MOI: What is the biggest mistake foreign investors make when investing in Asia? What do you do to avoid making the same mistake?
An inherent bias foreign investors perhaps have is characterizing certain Asian markets as ‘value traps’ and or the overall opportunity set as ‘too far, too hard’.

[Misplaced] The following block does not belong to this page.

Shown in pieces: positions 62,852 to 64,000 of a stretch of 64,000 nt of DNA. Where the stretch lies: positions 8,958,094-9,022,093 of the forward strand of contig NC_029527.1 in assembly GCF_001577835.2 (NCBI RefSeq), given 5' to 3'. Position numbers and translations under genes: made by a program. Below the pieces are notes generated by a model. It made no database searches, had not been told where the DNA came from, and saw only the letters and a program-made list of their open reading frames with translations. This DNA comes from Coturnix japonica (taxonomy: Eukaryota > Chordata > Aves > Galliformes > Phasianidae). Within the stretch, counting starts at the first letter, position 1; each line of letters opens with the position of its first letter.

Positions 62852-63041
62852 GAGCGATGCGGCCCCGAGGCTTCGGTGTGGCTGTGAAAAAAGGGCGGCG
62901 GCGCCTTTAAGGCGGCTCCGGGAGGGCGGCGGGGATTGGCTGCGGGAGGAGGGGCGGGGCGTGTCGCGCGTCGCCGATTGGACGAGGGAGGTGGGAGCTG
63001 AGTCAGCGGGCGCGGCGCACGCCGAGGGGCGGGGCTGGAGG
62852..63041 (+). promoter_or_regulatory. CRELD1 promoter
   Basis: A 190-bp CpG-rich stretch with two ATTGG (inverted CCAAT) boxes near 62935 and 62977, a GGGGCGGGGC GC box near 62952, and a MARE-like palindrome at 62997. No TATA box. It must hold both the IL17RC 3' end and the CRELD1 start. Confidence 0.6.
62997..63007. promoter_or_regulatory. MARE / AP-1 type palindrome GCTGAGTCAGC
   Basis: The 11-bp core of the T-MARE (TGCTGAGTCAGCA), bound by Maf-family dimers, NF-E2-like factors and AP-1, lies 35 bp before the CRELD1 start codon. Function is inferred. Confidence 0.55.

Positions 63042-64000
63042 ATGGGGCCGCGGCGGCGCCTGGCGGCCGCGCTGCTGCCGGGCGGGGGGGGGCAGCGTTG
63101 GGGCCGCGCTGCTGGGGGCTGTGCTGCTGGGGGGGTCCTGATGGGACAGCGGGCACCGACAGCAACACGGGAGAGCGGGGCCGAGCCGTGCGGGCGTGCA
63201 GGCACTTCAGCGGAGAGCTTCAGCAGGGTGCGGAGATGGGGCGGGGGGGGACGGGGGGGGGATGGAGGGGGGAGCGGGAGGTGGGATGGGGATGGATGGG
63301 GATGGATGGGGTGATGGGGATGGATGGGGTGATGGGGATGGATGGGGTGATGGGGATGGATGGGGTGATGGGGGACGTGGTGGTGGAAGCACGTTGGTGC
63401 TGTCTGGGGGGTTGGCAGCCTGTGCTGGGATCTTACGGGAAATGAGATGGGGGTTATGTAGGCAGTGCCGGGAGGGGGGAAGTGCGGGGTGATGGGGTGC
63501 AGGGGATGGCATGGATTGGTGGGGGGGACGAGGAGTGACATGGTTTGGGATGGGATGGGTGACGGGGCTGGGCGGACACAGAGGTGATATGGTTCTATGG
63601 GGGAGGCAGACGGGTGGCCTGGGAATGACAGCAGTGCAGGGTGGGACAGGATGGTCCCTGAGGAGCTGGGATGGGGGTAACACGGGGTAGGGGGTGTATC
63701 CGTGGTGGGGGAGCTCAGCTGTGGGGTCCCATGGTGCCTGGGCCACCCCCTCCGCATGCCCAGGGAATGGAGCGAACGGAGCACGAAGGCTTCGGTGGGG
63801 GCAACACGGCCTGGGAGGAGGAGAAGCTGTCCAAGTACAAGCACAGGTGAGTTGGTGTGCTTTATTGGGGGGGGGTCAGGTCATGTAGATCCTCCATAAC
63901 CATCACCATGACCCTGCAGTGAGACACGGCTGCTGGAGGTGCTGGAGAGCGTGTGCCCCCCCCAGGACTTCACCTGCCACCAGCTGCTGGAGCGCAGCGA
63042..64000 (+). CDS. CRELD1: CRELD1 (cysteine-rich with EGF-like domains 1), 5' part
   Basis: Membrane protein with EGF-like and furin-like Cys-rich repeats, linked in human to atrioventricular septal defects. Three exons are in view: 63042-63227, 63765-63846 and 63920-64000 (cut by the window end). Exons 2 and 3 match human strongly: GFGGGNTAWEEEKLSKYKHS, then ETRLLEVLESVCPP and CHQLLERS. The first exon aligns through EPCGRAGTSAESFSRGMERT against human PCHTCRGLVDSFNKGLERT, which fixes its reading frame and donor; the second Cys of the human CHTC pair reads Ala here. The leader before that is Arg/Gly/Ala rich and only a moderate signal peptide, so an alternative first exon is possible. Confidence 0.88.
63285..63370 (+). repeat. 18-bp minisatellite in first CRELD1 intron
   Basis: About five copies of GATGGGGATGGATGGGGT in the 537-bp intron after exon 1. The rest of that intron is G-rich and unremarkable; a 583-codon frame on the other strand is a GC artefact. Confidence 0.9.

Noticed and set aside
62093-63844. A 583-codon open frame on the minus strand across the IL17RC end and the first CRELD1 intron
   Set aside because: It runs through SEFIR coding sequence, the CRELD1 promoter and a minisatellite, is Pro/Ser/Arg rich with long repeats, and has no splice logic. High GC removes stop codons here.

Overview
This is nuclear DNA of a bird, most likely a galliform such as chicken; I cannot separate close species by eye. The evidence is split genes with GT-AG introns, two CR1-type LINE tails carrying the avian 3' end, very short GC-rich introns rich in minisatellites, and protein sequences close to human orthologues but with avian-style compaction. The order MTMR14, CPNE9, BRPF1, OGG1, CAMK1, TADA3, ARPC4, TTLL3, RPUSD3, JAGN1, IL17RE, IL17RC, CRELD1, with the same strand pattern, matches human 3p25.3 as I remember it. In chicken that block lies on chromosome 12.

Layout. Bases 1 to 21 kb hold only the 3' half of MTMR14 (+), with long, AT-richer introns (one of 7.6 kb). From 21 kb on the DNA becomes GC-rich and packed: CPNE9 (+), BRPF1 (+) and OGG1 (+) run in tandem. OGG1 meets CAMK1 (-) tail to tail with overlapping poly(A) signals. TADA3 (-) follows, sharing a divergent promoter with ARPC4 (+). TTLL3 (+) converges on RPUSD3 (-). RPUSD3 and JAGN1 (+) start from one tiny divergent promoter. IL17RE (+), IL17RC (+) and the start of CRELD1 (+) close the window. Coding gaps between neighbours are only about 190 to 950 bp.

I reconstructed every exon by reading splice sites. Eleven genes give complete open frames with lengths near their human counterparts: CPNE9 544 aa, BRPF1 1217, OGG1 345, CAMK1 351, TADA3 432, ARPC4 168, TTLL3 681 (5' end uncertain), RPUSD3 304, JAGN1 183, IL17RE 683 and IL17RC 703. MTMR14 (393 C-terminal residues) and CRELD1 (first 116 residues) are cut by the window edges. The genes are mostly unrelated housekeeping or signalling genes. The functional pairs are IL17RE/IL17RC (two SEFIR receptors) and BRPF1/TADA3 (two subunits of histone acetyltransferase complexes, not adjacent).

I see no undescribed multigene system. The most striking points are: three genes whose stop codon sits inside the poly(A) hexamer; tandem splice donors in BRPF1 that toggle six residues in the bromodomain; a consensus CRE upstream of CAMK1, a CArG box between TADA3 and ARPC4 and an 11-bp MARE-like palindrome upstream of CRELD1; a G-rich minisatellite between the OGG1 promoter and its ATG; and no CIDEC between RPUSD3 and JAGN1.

Choraria: An inherent bias foreign investors perhaps have is characterizing certain Asian markets as “value traps” and or the overall opportunity set as “too far, too hard”. There are several reasons for that initial bias, which include perception about corporate governance. Another common mistake any investor can make is to accept accounting earnings at face value without a deep understanding of business drivers, competitive advantage, and profits. It is important to do your own work and understand how companies generate cash flow and if it is sustainable. It is critical to evaluate management alignment with shareholders and be wary of promotional management. Good management will be equally as forthcoming about mistakes and I look for that more often than the successes. It is not just about investing alongside “excellent” management – but studying the capital allocation record and seeking out owners that eat their own cooking, either through ownership, repurchases, compensation alignment, etc.